With each passing day, the first-person accounts of what life was like in the Smokies before Google, iTunes or even black-and-white television slip away. So, Beth Bramhall, a seasonal education ranger with Great Smoky Mountains National Park, decided to recruit the next generation to stem the tide of such loss.
The result was “Passing It On: A Digital Storytelling Project,” a year’s worth of old-timers’ stories collected and compiled digitally by area middle- and high-school students who were helped along by their teachers, park staff, local experts and folks from the Great Smoky Mountains Association.
The swim leg of a triathlon is notoriously daunting. Of the sport’s three heats — swimming, biking and running — the water is the most brutal and dangerous.
It’s every person for him or herself as the racers jump from a dock or surge forward from shore, creating a sea of flailing limbs and churning water as they jockey to get an early lead off the start.
The last time I went camping I was 10 or 11. I was in my grandparents’ backyard, snug in my sleeping bag between my older sister and cousin Jake. I laid awake nervous about a ravenous bear attacking the tent, or maybe a ghoul from one of the scary stories my dad had just finished telling.
A $93 million family adventure park in Cherokee would likely turn a profit during its first year of operation, according to early projections from the Eastern Band of Cherokee Indians’ finance department.
You’ve been training for months. You’ve skipped the kids’ piano recitals and parent teacher conferences; you’ve bailed on dinner with the in-laws (several times) and nights out with the friends — all to adhere to your strict training schedule to prepare for the big moment: the big race.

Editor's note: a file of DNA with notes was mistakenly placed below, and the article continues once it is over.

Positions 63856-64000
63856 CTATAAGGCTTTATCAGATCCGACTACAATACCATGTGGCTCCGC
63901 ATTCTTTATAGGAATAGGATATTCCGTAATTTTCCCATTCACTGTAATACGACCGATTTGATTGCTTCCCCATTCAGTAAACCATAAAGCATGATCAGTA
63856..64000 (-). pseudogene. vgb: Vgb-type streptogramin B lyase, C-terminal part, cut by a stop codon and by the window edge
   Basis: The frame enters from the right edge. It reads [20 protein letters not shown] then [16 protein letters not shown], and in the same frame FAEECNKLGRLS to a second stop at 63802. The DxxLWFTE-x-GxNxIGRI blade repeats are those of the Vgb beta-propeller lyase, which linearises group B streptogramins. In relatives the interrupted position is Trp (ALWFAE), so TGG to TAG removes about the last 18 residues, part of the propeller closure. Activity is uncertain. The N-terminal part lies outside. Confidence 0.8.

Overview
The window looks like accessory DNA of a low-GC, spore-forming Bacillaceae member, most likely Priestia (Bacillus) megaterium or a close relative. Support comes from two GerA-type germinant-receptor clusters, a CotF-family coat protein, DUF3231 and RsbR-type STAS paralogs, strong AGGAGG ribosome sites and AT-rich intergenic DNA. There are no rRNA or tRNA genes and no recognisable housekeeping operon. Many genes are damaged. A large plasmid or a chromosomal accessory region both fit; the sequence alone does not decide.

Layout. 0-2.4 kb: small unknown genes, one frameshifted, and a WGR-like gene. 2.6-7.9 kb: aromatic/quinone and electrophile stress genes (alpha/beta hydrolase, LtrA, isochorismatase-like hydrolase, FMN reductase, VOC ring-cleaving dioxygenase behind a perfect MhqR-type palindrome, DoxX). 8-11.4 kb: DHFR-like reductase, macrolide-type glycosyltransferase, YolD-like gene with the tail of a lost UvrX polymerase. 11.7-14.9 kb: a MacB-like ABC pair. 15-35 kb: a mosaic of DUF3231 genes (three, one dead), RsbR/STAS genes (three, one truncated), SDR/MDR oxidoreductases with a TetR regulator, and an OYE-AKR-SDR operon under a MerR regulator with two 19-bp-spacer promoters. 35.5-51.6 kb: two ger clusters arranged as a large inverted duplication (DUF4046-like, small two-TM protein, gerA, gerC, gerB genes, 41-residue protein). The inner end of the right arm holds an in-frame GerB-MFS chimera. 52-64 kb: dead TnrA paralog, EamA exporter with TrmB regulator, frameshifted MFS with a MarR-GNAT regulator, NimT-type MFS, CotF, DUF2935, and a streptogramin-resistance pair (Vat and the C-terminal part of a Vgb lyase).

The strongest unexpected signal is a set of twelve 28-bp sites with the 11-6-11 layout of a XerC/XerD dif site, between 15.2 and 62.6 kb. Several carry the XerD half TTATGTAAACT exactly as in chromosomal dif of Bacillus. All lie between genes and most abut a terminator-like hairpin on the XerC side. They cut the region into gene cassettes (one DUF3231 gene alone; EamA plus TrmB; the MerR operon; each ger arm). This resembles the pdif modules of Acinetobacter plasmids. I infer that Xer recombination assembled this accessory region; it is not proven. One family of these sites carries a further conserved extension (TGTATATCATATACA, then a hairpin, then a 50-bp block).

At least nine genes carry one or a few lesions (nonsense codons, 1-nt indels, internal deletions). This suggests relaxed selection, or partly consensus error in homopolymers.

For outdoors enthusiasts, Christmas brings but fleeting respite from the cold, dark days of winter — with the promise of spring hikes still many months off.
If it’s impossible to bring them to their favorite trailhead or mountain top, the next best thing is to bring the gadgets of the great outdoors to them.
The mountains rising above the valleys have long been the main attraction for tourists planning a trip to Western North Carolina, but a regional initiative between local government and private entities is looking to capitalize on the recreational potential riding on the rivers beneath.
They stood in a line, trigger fingers poised, eyes fixated on the target.
It was early morning, and the predawn sun had not yet peaked over the tops of the eastern range. An antlered male elk had his head down, buried in the tall, dew-covered grass, oblivious to the stakeout at the far edge of the meadow.
If you fall from a ledge rock-climbing, break a leg backpacking in the wilderness or twist your shoulder paddling a remote river, hope like hell that Robin Pope will happen by.
By Brent Martin • Contributor
Mention the name George Ellison to most people living in western North Carolina and what immediately comes to mind are tales of neotropical songbirds, Horace Kephart, James Mooney, Cherokee folklore, a dizzying array of plant life observations and of course, the beauty and wonder of the mountains themselves. I suppose that given his elegant and prosaic renderings of these subjects we should therefore find it no surprise that he is also a poet.
His new collection of poetry, Permanent Camp, is a kaleidoscope of poems that began more than 35 years ago when he and his wife Elizabeth, an artist, arrived at their mountain “shack” on Lands Creek in Swain County. The book’s ambiguous title and opening poem by that name originate with Ellison’s rumination on Kephart’s observation that there can be no such thing as a permanent camp – for, as Kephart says, “a camp of any kind is only a temporary hiding place.” Yet what we might imagine within the lines of this tone setting entrée is that Ellison has indeed found his permanent camp here within the folds of these ancient mountains.
There is no hiding within these poems though, for Ellison bares much to the reader of raw and personal moments surviving harsh winter nights, pondering the aftermath of a destructive fire, looking for a lost horse, the clarity of chickweed, or the instincts of a Kingfisher. Consider the poem, Sleepless:
The creek is frozen.
All this clothing and still I shiver.